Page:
of What You Offer - It May be Accepted
B. Kelman, Esq.
Danielle N. Cannito, Esq.
article appeared in substantially the same form in the Boston Business
Journal, August 25, 2000.
dream was to have one job for life and then collect pension for retirement.
How times have changed. Today the prospective employee targets the
"pre-ipo" employer and hopes to remain for the public offering,
or until the employee's stock options vest and stock restrictions
lapse. Perhaps we have not quite gotten to where everyone has fifteen
minutes of fame; but it seems that we are moving to a job market of
the fifteen minute employee. As the cycle of hiring and termination
compresses, the frequency with which employers either hire or attempt
to hire prospective employees has greatly multiplied.
environment, it is not surprising that the preliminaries to employment
matter as much as the job itself. Employers are learning that the
"offer letter," the final carrot placed before the prospective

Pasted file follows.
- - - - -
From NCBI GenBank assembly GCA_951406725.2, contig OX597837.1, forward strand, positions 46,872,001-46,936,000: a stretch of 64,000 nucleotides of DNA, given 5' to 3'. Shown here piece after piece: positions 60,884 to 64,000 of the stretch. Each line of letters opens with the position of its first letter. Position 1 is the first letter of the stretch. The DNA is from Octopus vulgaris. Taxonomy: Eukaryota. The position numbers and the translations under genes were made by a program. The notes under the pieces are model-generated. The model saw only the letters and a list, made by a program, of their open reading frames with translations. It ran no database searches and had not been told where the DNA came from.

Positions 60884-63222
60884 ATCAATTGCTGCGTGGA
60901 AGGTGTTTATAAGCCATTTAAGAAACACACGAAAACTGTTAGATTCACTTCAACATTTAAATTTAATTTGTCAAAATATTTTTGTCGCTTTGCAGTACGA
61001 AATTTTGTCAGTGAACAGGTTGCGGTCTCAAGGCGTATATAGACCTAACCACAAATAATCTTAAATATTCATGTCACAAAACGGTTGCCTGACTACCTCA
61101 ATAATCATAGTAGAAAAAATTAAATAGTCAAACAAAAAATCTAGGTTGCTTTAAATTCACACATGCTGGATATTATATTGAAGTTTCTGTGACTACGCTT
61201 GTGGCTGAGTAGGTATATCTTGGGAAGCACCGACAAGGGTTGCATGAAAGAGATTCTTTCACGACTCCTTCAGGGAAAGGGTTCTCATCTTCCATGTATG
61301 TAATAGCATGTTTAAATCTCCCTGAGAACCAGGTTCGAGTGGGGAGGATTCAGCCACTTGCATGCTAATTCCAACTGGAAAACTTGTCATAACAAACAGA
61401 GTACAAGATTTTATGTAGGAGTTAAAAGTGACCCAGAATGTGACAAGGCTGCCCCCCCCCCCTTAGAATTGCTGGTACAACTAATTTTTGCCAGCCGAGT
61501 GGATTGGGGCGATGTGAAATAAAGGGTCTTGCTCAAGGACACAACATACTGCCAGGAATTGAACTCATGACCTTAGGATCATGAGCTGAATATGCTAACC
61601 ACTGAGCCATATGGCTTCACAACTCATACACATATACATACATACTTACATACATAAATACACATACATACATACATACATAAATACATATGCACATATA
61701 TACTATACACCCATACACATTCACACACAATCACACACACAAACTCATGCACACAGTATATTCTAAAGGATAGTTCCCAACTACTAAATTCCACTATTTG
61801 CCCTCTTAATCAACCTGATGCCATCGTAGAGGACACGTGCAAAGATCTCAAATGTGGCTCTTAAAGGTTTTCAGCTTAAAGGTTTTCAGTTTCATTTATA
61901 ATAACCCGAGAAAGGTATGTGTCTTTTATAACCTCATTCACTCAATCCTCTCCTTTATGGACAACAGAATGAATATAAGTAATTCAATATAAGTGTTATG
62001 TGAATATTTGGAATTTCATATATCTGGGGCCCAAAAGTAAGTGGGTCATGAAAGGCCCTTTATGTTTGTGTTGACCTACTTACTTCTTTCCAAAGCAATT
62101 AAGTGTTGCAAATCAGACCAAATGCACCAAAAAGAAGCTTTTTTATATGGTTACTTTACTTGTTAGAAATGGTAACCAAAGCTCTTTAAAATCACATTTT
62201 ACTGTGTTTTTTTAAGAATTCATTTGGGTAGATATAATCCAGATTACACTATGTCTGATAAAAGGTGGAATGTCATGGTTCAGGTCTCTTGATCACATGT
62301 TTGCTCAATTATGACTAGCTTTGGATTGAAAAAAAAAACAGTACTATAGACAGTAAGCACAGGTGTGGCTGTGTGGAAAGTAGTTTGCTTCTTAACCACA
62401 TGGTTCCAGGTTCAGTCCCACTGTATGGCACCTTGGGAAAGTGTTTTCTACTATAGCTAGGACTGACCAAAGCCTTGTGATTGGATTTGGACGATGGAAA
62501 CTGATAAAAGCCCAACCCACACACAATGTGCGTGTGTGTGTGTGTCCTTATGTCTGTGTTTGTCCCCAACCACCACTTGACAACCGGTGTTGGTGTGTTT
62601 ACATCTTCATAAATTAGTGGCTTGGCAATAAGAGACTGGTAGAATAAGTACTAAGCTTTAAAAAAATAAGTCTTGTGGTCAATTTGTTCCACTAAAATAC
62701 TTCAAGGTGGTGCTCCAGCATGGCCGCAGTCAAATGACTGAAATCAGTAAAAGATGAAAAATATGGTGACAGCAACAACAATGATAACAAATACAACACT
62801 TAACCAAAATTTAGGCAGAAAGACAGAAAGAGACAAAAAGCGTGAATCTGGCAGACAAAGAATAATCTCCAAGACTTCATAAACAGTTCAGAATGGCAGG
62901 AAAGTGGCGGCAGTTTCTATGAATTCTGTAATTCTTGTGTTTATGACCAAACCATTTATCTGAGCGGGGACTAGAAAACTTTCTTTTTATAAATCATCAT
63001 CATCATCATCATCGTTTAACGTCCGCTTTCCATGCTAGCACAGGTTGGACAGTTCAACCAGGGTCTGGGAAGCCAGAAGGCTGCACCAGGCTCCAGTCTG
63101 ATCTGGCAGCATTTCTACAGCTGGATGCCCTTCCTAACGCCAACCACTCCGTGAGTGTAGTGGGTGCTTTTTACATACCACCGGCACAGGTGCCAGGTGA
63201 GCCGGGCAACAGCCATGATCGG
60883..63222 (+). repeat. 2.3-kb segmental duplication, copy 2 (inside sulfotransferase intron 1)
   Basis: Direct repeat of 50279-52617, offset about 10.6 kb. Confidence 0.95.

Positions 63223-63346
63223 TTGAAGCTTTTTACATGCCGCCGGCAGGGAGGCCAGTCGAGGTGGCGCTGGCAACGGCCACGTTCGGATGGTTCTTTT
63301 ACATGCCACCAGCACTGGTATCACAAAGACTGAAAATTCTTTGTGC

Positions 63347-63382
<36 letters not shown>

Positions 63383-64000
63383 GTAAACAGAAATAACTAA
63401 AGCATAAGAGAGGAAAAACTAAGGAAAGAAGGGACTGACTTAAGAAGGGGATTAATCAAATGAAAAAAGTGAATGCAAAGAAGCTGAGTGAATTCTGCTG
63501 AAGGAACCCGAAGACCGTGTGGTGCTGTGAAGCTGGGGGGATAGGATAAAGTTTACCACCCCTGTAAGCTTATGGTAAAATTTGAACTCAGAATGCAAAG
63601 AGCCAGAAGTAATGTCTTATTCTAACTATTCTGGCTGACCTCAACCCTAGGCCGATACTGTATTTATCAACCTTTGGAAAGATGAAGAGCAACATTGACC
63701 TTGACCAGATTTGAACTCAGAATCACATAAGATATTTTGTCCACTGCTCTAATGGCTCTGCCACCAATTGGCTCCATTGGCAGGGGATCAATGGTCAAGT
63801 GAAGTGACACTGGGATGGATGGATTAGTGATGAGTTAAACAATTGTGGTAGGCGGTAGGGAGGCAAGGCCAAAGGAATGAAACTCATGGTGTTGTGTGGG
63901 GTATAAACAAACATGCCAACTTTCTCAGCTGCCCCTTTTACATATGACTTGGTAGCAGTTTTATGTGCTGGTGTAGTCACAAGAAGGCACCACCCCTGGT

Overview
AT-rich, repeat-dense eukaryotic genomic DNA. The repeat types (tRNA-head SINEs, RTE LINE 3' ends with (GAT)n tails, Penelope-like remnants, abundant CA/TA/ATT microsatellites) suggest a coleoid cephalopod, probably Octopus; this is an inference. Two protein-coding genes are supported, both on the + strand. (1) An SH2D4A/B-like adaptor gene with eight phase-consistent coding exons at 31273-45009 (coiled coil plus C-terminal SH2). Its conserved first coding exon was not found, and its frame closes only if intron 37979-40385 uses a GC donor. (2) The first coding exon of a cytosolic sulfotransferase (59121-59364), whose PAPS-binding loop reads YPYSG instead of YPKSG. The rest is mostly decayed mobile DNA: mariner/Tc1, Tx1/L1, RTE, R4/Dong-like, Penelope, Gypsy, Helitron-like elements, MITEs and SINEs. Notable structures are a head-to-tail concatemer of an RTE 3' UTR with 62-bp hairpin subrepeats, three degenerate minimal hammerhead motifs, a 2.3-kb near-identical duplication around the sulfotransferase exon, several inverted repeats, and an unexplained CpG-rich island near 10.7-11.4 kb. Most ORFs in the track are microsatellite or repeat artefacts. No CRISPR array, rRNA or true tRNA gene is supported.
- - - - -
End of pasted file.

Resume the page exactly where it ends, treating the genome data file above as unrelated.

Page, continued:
hire, is a crucial document which needs careful attention. When well-crafted,
an offer letter can communicate information to a prospective employee
and make the candidate feel "coveted" by the employer, while
protecting the employer from unanticipated claims later in the process.
When poorly drafted, an offer letter can feel more like a slap on
the wrist to a candidate and expose an employer to unintended contractual
obligations, thereby leaving the employer open to lawsuits.
most communications, the offer letter serves several functions. Don't
let the legal dimensions of an offer letter overwhelm the fact that
it should make the candidate feel good about joining the company.
If it is difficult to combine the multiple messages in one communication,
prepare two letters. One can be a "feel good" letter from
the company's president that refers to a letter from "legal"